GARRET FITZGERALD, who has been a constant presence, important influence and challenging voice in Irish public life for almost half a century, has departed. He was an extraordinary Irishman who fashioned our future in so many ways. He broadened our Irish identity to facilitate our membership of Europe; our acceptance of diversity; our sense of Irish, Catholic, Protestant and dissenter nationhood; our first uncertain steps on the road to a liberal agenda; and, most importantly of all, the new accommodation between Protestants and Catholics in Northern Ireland.
He was the most intellectual politician in the Ireland of his generation and yet had the capacity to engage and educate the public on all political matters of his time: from national public deficits, to constitutional issues, to pluralism to things never heard of publicly until he mentioned them called “zygotes”.
Dr FitzGerald had an enormous influence in sculpting and shaping modern Ireland as we know it today. He did so as minister for foreign affairs from 1973 to 1977, and twice as taoiseach (1981-’82 and 1982-’87), opposite his rival Charles Haughey. Those were the days when he was characterised by the late Irish Timescolumnist and Haughey supporter John Healy as “Garret the Good”.
As minister for foreign affairs he had a great interest in the position of Ireland and small countries in the then EEC. He ensured that the first Irish presidency in 1975 was a success, organising other smaller states to oppose attempts by larger states to dominate policy-making.
But, his consuming interests were the advocacy of the liberal agenda and pluralist politics in Northern Ireland. He championed the first divorce referendum as taoiseach, which he lost, largely because his Fine Gael/Labour coalition hadn’t anticipated and prepared for the case that would clearly be made against it. He was extremely courageous to hold the first of five abortion referendums when the Pro-Life campaign was at its height and Fianna Fáil and the Catholic Church were seemingly unbeatable forces.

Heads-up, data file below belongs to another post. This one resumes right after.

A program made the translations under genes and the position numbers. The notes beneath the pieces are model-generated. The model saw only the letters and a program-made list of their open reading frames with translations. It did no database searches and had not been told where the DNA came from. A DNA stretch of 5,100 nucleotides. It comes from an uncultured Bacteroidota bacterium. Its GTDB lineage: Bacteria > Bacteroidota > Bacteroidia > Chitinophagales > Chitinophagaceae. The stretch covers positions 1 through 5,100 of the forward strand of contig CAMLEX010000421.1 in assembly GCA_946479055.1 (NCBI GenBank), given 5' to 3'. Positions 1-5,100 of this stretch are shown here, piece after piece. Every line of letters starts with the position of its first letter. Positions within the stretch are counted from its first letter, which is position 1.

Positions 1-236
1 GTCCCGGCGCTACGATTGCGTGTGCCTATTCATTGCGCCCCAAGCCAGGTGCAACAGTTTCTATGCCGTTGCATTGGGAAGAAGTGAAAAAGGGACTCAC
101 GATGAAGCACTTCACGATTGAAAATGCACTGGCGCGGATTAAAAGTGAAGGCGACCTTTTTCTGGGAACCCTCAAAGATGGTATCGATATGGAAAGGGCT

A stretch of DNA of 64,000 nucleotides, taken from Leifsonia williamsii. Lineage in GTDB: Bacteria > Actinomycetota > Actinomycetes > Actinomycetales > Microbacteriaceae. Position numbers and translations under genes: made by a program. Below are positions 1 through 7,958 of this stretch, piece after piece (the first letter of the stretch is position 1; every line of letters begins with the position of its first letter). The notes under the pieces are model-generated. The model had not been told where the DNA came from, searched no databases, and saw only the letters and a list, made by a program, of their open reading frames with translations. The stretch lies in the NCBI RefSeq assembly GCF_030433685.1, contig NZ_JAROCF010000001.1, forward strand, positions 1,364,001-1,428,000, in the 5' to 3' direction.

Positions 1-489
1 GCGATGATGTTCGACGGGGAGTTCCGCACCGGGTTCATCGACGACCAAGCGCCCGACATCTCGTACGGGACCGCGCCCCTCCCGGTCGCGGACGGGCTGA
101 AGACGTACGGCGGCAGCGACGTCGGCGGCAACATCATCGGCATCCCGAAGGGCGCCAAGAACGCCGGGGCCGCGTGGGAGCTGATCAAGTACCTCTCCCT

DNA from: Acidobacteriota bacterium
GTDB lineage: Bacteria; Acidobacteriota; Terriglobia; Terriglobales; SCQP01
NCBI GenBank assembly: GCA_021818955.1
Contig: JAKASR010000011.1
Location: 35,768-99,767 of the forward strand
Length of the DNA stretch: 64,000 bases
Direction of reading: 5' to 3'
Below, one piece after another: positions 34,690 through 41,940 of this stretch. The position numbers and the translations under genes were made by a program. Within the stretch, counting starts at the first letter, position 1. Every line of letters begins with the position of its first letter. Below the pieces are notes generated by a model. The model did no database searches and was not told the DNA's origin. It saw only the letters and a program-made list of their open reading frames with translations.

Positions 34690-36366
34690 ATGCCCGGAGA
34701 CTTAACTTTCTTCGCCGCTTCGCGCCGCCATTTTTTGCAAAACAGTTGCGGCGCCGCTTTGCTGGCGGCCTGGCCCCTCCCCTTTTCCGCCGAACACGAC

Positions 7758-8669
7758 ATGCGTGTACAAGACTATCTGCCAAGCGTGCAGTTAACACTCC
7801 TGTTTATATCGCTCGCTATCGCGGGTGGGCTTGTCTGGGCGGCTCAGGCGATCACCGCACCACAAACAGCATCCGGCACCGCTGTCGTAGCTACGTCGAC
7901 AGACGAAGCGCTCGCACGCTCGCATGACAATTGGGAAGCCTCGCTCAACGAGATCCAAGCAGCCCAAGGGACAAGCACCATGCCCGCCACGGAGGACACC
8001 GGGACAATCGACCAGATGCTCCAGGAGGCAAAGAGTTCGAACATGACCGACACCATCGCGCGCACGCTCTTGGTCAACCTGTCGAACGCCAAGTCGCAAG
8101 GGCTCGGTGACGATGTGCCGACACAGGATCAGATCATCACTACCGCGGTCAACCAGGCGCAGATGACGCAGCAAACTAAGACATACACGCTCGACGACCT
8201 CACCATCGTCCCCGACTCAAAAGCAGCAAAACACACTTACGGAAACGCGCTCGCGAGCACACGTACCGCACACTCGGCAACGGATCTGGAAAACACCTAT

His greatest legacy was the Anglo Irish Agreement in 1985 when it was accepted by the British and Irish Governments for the first time that a change in the constitutional status of Northern Ireland could take place if a majority wanted it. It was a historic accommodation which laid the ground, much later, for the Belfast Agreement.
There are those who say that Garret FitzGerald did not achieve much in economic terms in coaliton with Dick Spring of the Labour Party. They are right. The truth is that if he did nothing else as taoiseach other than oppose the culture of Charles Haughey, as he predicted it and we now know it, he earned his place in history. But, he did much more in the Ireland of 30 years ago.
He continued to set the national agenda in his later years, challenging the parameters of national debate in his columns in The Irish Times. He is our longest-serving contributor and columnist, for over 57 years. He was an editor’s nightmare, constantly redrafting his Saturday columns to meet his sense of precision, sending two or three unexpected graphs as deadline approached because he loved figures. He graced this newspaper with his words, his wisdom, his many idiosyncracies and his worldwide experience of international affairs. He had something really worthwhile to say in his older years, especially in the circumstances in which we found ourselves in the last couple of years.